A new site called FairSpin wants to help users visualize and weigh-in on the biases of political news and commentary — and today it unveiled a new feature that takes the same approach to messages on microblogging site Twitter.

FairSpin pulls its articles from political news aggregator memeorandum. The site makes an “educated guess” about the article’s bias (liberal, neutral, or conservative) based on the history of the publication and author, and it lays the articles out in three columns based on those ratings. Then, once an article is up on the site, users can share their own impressions by voting to change or maintain the article’s rating.

Now, I had plenty of reservations about this concept, and it looks like I wasn’t the only one — at least judging from this blog post answering questions and criticisms. Several of the questions revolve around whether the site might be overrun by a specific political group. FairSpin points to various design features that prevent this, most notably:

Unlike many social media sites, FairSpin does not allow users to submit news stories.  This is because people may have different — and not always alturisic — motivations for submitting a particular story.  Instead, all stories are gathered automatically by the respected news aggregator memeorandum.  Since memeorandum has been around for a while and is almost entirely automated, it tends to be less biased and covers a broad and diverse set of sources.  Using memeorandum as our data source allows FairSpin to focus on the key challenge of detecting bias in the news instead of fighting two problems at once.

(This answer also helps explain how FairSpin is different from other sites that let users vote on news bias, such as Skewz.)

Things work a bit differently in FairSpin’s Twitter section — instead of focusing on individual tweets that were chosen by a third-party site, FairSpin just follows the accounts of “leading journalists and news bloggers,” and allows users to suggest other people to follow. It’s a cool idea underlining the fact that Twitter has become an important part of the media landscape. But it also brings in its share of silliness, largely because political journalists aren’t just political journalists when they’re on Twitter, anymore than I use my account to tweet about tech news exclusively. For example, FairSpin currently tells me that a complaint about magazines in the dentist’s office is “liberal” (maybe only liberals complain about Popular Mechanics?) while a barebones “Thanks for the retweet!” message is “conservative.”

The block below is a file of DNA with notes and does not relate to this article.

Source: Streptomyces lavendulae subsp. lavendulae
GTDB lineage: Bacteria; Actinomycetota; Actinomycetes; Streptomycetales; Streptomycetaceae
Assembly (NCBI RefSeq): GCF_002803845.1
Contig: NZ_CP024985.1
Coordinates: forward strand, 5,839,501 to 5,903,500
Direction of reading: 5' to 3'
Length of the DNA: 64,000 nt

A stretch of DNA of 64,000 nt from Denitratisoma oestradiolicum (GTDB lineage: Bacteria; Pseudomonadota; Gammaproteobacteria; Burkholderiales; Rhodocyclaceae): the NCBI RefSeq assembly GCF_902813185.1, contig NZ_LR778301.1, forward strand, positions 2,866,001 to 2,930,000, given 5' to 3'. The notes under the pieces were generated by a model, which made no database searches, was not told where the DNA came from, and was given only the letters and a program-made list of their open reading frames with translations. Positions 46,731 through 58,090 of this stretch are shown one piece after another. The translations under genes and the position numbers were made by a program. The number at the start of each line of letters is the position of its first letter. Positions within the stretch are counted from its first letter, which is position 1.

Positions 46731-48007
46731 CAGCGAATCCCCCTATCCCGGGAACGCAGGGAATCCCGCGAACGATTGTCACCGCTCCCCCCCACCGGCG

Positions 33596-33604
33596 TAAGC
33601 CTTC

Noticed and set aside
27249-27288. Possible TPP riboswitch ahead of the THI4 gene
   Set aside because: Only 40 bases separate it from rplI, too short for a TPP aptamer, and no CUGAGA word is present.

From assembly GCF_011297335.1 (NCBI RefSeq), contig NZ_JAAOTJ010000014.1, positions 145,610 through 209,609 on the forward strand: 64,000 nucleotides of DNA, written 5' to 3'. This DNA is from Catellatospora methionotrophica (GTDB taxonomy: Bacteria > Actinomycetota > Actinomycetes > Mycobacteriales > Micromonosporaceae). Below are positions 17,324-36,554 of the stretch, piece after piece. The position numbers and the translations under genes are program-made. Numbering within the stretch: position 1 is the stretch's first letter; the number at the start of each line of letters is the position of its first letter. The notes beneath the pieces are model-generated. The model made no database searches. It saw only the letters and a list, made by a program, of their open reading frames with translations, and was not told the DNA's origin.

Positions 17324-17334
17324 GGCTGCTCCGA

Of course, I have my biases as well — I think that a journalist’s political beliefs are useful pieces of information, but far from the most important ones. I certainly hope that putting an article into a political column is the beginning of a conversation, rather than the end — sure it’s liberal or conservative, but what about whether it’s accurate or inaccurate? Relevant or irrelevant? FairSpin has an answer for that too: “We generally agree [that ‘left vs. right is a simplistic and unrealistic representation of bias in the real world’], and we have some ideas on better ways of representing this, but we started with what we have because it is something that everyone is familiar with and can relate to in some way.”

As for who that “we” is, FairSpin was created by Menlo Park, Calif.-based development company WorkingModel. The company’s founders include Stephen Hood, who previously ran social bookmarking site Delicious for Yahoo, and Dave Baggeroer, who teaches at Stanford’s Institute of Design. WorkingModel is in talks to raise a seed round of funding.


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